Newham Mayor Sir Robin Wales believes in the Olympic legacy
- Credit: Newham Cll PR
Recently I spoke at the Olympic Stadium to mark 10 years since we won the bid to host the 2012 Games, and to mark the official launch of the Foundation for FutureLondon, a charity that will deliver arts, culture and creative education programmes on Queen Elizabeth Park and in surrounding boroughs.
I always enjoy visiting the stadium because it’s a constant reminder of how tirelessly Newham Council worked to ensure the 2012 Games was the best ever, but more importantly, to make sure our residents and neighbourhoods benefited and continue to do so.
We haven’t rested on our laurels after the Games. We can all see the huge investment in the area through improved transport links and new neighbourhoods like The International Quarter and East Village.
The cultural, creative and educational offer that will soon arrive in the form of the Olympicopolis project, the Smithsonian Institution and the Victoria & Albert Museum, will greatly add to the revitalisation of the area.
In Newham cultural activities add huge value to our residents’ lives. Our Every Child programme is testament to that and is helping to open up a range of opportunities to the youngest in our borough. From trips to the theatre to free music tuition, it is important that our children get to benefit from the same opportunities as their peers in wealthier parts of this city.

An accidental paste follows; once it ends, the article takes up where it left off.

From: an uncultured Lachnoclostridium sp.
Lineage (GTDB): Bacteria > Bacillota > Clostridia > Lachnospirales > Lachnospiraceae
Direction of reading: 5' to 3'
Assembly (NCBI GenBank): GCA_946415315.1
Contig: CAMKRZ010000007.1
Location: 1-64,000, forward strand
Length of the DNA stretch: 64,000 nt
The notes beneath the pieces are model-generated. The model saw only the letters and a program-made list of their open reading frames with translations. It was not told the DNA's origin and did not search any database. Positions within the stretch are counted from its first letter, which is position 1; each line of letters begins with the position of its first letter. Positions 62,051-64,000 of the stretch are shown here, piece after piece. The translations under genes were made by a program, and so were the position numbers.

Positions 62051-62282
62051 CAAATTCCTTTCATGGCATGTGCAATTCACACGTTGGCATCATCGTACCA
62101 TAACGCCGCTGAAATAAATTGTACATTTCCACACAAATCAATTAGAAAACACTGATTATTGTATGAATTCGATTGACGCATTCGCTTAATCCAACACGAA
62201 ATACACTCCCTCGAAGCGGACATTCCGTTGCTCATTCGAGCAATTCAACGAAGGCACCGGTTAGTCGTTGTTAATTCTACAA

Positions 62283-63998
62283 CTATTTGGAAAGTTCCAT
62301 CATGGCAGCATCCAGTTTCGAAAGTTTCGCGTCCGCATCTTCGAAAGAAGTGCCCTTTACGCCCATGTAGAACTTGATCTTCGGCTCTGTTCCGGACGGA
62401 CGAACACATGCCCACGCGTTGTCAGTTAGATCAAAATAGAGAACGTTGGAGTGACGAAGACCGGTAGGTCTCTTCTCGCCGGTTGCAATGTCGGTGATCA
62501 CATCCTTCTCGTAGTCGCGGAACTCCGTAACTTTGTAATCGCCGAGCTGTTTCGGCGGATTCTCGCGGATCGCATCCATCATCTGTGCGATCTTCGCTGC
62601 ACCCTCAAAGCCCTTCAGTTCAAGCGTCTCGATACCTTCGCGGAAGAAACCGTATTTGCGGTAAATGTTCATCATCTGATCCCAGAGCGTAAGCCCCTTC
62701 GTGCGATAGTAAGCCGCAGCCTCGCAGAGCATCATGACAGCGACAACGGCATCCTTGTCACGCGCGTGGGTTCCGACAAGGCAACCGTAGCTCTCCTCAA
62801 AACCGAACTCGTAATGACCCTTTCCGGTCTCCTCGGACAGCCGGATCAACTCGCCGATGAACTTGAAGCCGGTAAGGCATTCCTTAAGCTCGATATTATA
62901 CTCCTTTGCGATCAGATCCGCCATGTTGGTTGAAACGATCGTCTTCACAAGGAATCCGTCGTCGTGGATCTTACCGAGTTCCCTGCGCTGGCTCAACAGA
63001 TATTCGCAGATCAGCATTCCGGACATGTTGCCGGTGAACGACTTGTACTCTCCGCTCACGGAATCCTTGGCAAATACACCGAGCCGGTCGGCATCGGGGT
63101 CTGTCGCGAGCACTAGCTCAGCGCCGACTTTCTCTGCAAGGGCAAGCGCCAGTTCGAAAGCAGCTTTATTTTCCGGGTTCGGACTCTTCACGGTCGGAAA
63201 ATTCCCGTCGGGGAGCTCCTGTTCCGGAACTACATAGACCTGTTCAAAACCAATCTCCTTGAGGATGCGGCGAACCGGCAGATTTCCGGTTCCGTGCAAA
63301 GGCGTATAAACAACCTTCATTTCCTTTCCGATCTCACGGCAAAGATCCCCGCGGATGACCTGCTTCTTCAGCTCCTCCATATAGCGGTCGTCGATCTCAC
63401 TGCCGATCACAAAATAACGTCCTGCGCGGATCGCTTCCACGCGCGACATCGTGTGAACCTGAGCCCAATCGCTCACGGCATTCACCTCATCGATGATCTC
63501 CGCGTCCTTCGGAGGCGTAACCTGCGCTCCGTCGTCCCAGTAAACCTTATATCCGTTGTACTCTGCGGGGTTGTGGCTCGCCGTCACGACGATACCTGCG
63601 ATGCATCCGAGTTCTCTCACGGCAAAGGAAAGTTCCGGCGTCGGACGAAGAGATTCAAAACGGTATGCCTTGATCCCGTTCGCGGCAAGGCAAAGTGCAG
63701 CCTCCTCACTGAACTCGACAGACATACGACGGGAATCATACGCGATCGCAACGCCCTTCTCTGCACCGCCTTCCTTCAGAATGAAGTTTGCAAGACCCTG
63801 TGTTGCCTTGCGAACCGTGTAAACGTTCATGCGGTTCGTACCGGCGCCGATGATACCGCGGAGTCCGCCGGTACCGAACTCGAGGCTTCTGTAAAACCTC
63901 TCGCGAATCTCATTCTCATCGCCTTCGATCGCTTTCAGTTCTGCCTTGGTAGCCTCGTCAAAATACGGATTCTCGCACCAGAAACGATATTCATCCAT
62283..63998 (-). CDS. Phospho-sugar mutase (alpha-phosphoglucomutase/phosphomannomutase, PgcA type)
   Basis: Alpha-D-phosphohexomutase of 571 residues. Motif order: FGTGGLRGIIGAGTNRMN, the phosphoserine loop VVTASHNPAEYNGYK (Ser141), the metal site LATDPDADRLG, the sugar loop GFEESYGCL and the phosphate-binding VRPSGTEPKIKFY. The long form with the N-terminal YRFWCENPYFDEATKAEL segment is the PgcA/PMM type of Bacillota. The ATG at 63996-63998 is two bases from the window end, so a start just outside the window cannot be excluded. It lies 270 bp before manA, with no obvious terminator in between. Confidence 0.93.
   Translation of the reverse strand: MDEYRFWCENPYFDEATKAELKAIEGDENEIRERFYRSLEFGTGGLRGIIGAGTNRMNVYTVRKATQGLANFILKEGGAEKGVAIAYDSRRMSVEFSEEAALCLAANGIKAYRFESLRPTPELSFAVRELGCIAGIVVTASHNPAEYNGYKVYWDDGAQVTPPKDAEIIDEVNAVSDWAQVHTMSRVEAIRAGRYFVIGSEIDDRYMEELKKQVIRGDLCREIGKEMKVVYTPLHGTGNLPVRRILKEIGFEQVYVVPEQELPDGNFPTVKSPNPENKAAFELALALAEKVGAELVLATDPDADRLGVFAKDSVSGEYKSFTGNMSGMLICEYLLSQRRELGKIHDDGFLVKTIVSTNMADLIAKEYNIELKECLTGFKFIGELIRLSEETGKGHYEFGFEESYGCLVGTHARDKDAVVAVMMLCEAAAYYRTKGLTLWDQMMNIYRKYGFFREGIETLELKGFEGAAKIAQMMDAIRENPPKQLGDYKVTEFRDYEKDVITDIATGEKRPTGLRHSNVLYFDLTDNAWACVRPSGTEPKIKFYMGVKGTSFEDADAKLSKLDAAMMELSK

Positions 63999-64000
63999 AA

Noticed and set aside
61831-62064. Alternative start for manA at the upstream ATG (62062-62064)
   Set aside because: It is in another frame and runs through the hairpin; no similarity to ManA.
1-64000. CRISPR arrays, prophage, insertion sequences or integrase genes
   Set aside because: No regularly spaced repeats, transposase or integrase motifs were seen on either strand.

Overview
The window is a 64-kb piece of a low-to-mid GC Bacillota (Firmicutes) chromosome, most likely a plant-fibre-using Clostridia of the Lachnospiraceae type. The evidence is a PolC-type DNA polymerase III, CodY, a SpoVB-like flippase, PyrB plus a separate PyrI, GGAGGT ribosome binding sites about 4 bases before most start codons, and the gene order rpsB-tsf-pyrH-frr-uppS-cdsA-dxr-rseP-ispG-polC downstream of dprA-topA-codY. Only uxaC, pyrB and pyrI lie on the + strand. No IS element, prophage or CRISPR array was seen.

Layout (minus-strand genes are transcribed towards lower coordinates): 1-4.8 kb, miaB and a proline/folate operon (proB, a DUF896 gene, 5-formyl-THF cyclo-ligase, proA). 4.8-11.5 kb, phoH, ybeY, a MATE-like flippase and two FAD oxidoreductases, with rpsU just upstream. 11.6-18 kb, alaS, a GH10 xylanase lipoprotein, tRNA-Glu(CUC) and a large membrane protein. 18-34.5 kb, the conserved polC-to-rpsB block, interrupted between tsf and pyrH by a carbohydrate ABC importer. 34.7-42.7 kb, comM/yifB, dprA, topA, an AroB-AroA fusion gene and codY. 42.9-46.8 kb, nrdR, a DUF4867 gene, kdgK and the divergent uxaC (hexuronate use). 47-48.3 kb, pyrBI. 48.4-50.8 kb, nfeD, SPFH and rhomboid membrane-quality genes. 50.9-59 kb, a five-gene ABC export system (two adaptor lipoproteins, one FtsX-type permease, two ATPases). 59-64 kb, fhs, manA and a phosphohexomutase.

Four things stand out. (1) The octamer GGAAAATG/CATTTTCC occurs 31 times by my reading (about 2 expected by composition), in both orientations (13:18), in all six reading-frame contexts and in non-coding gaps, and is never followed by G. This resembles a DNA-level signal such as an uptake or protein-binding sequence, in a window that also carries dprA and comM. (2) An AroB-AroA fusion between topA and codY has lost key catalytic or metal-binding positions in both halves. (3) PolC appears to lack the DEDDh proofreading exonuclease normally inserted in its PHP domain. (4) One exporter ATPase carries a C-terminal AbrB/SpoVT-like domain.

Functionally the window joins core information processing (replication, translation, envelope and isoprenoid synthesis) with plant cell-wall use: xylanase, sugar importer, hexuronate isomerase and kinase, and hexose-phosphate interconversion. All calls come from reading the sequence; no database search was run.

Together we are showing the world, the country and the rest of London that the Olympic Games and Paralympic Games and our investment in the stadium weren’t just a flash in the pan. Recent spectacles like Rugby World Cup 2015, International Rugby League and the Race of Champions, have illustrated the potential of the iconic venue.
When the bid for the 2012 Games was won 10 years ago I promised that our residents would benefit. This is happening, but I continue to push for regeneration to be done right and for residents to always be an integral part of the Olympic and Paralympic legacy. More from Sir Robin